Mon, Feb 21
How do you decide what to believe? You might think that you should only believe something if you know why it is true. Socrates thought that we should question absolutely everything and not rest until we know our beliefs lie on a secure foundation. In this class, we'll consider Socrates' approach to the good life. And we'll debate whether there are some beliefs we shouldn't question at the risk of destabilizing ourselves, our relationships... maybe even our form of government.
By the end of class, you will
- Know what "Socratic Ignorance" is and why Socrates thought it was a virtue.
- Understand the Socratic Method (elenchus) and be able to perform the method on others.
- Articulate the role that you think pursuit of the truth should play in the good life.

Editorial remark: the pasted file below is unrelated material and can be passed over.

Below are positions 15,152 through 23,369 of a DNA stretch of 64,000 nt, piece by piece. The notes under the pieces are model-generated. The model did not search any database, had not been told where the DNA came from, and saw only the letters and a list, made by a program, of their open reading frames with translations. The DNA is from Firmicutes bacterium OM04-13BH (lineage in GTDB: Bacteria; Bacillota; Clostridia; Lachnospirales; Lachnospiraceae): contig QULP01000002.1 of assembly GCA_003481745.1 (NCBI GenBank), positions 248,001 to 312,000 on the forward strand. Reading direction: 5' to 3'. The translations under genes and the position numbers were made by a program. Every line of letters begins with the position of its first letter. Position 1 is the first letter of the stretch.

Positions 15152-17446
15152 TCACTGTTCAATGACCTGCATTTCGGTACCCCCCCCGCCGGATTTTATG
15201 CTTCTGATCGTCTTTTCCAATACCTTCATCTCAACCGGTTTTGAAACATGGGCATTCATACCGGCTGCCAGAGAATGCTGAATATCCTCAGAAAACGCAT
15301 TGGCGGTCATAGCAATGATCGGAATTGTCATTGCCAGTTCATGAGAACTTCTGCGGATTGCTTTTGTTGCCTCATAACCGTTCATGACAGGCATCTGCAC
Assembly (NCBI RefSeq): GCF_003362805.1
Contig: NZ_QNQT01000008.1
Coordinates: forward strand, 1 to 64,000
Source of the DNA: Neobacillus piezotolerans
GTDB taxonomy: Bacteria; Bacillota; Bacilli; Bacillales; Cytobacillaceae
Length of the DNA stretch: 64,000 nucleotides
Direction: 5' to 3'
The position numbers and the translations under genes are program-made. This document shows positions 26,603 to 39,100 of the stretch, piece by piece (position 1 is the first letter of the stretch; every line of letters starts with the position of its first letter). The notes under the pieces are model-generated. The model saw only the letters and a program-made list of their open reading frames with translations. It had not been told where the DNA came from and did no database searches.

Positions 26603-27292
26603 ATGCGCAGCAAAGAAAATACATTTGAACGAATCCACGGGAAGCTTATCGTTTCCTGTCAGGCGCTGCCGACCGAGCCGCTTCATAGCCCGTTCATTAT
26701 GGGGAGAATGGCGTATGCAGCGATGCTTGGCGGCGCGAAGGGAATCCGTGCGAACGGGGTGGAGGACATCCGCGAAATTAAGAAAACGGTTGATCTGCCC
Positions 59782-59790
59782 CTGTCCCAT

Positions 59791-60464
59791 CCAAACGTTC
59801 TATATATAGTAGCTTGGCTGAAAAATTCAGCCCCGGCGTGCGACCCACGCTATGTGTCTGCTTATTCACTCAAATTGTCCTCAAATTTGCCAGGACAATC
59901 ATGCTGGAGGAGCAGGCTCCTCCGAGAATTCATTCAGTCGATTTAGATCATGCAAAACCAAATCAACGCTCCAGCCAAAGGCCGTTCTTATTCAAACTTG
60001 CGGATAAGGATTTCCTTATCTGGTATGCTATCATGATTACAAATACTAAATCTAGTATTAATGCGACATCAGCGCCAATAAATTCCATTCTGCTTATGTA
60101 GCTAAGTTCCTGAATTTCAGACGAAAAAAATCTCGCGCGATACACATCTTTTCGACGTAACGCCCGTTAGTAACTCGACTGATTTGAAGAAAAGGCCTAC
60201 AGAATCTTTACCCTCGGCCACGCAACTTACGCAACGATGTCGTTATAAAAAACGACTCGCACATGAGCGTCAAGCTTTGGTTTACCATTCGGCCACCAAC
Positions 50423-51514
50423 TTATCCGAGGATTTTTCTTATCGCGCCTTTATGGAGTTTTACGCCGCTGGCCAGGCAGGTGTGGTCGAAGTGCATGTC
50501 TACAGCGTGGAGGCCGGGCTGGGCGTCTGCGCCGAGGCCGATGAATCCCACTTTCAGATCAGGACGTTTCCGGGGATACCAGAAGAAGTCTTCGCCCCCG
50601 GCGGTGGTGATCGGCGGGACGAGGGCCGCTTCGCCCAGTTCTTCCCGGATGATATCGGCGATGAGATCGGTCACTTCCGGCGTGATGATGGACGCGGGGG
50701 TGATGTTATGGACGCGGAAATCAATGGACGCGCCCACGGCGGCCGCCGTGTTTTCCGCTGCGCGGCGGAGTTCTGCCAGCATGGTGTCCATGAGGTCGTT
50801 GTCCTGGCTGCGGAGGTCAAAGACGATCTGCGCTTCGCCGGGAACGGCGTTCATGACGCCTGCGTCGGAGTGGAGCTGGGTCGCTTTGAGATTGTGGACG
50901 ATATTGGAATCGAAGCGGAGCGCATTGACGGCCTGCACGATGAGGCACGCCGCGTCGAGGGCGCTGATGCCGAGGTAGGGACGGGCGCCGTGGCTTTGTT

APPLICATION ARTICLES (Access on "Perusall" via Canvas):
Why Facts Don't Change Our Minds (The New Yorker)
Complete these steps before you come to class
- Consider the following prompts (you may want to write responses to these in your journal or talk about them with a friend):
- Socrates say that the unexamined life is not worth living. What does this mean? Do you think it is true? (Can you think of examples of unexamined lives that are good, or examined lives that aren't good?)
- Are you optimistic or pessimistic about the power of reasoned arguments to change minds? Even if arguments don't typically (always) change minds, are there other rational ways to change minds?
After you've finished today's reading, make sure you complete the reading quiz, which you can access through your section's Canvas page.